A Celebration of Mom

So there they are left, unexpectedly, a family of 7 kids and a mother that only knew the bottle to bring her comfort and numb the pain. My mom was 7 years old at the time of her father’s death. She fell in the middle of the mix, with siblings older and younger than her.

Her mom wasn’t always “there” to help with homework, offer advice or shower them with hugs and kisses. Though, somehow she made it through elementary and secondary school, with the help of her eldest brother and sister. There was no thought of attending college as she knew she had to contribute to the household. No matter how hard she worked, sometimes it wasn’t enough for her mom, especially after a hard day of drinking. Unfortunately my grandma wasn’t a happy drinker. She often spewed words that a daughter should never hear from her mother. Yet, somehow my mom survived.

She left home and married at the young age of 20. I was born just over a year later, with a sister and brother to arrive 3 ½ and 5 years later, respectively. What did this young woman, just barely out of her teens, really know about being a mom? She didn’t have much of a role model. She didn’t know the feeling of security and unconditional love that every child deserves to experience. She DID know that the bottle brings things that she didn’t care to emulate.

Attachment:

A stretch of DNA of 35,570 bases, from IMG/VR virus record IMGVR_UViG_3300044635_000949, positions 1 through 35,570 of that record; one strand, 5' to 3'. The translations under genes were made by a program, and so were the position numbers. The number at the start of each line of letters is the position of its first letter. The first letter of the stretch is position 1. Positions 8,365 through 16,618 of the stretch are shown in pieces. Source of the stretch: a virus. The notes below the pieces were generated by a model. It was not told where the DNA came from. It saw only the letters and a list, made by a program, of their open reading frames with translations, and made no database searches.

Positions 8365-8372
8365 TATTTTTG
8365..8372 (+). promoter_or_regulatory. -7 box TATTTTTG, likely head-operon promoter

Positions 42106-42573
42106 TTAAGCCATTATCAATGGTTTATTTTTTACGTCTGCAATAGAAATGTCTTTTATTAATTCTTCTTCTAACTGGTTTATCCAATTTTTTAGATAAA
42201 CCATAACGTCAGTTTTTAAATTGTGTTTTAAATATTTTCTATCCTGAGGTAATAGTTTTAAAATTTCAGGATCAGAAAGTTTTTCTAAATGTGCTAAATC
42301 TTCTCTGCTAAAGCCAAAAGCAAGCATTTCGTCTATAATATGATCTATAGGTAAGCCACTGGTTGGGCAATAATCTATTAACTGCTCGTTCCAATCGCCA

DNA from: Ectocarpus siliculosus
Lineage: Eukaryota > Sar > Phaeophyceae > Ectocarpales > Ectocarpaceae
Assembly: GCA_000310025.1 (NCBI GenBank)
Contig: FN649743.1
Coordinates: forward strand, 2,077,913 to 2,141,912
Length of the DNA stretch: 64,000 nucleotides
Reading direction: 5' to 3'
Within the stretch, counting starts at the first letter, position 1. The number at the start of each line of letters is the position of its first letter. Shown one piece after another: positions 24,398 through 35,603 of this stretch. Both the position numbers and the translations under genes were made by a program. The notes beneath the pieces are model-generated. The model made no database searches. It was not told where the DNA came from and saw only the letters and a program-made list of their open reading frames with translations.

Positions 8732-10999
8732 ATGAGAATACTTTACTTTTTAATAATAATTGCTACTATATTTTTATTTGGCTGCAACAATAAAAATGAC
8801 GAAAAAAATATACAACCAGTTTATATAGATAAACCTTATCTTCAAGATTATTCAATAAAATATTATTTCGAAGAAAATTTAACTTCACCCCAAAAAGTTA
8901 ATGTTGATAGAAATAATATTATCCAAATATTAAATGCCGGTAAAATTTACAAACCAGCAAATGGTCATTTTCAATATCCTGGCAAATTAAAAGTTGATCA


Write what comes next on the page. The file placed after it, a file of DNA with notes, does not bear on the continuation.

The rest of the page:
The work ethic of my dad attracted my mom to him, only to later realize that work got in the way of everything. My dad, the workaholic, was never around to help with three kids under the age of 5. He never changed a, not one, diaper – true story. Now I have to give him some credit here. He did provide for his family and didn’t spend time in bars or with other women, nonetheless it left my mom with no help. My mom stayed home with us until she was forced to assist in running my dad’s car dealership. My dad has a real knack for starting businesses, but has trouble managing 5 cents. So yes, my mom took care of the finances as well. She would be the reason that the business was and is successful, along with my dad’s expertise in the car market.

Mom was on the clock from the moment we got up until the time we were in bed. So many of my friends never knew my dad, never laid eyes on him. Heck, I barely did. Mom carted us around to every place we had to be, helped us with homework, had dinner on the table, and provided so much love and support. There was no rest for her, ever! On Saturdays, dad worked. On Sundays he gallivanted as he pleased. He went to church, Dunkin Donuts, to the Italian store, maybe visited a friend or relative. And there was mom, with us kids again, like a single parent.

Her patience barely ever wore thin. She never turned to the bottle for relief. She dealt with all of our drama, on top of all the adult problems that existed from time to time. She never shared her frustrations nor took them out on us. She tried her hardest to make it to my athletic events, with work sometimes interfering. However, no matter how horribly I performed, she always encouraged me and complimented my play. She was my biggest cheerleader, always positive, and never put me down. She was also responsible for teaching us morals and values. She consistently demonstrated such kindness, compassion and thoughtfulness to anyone who crossed her path.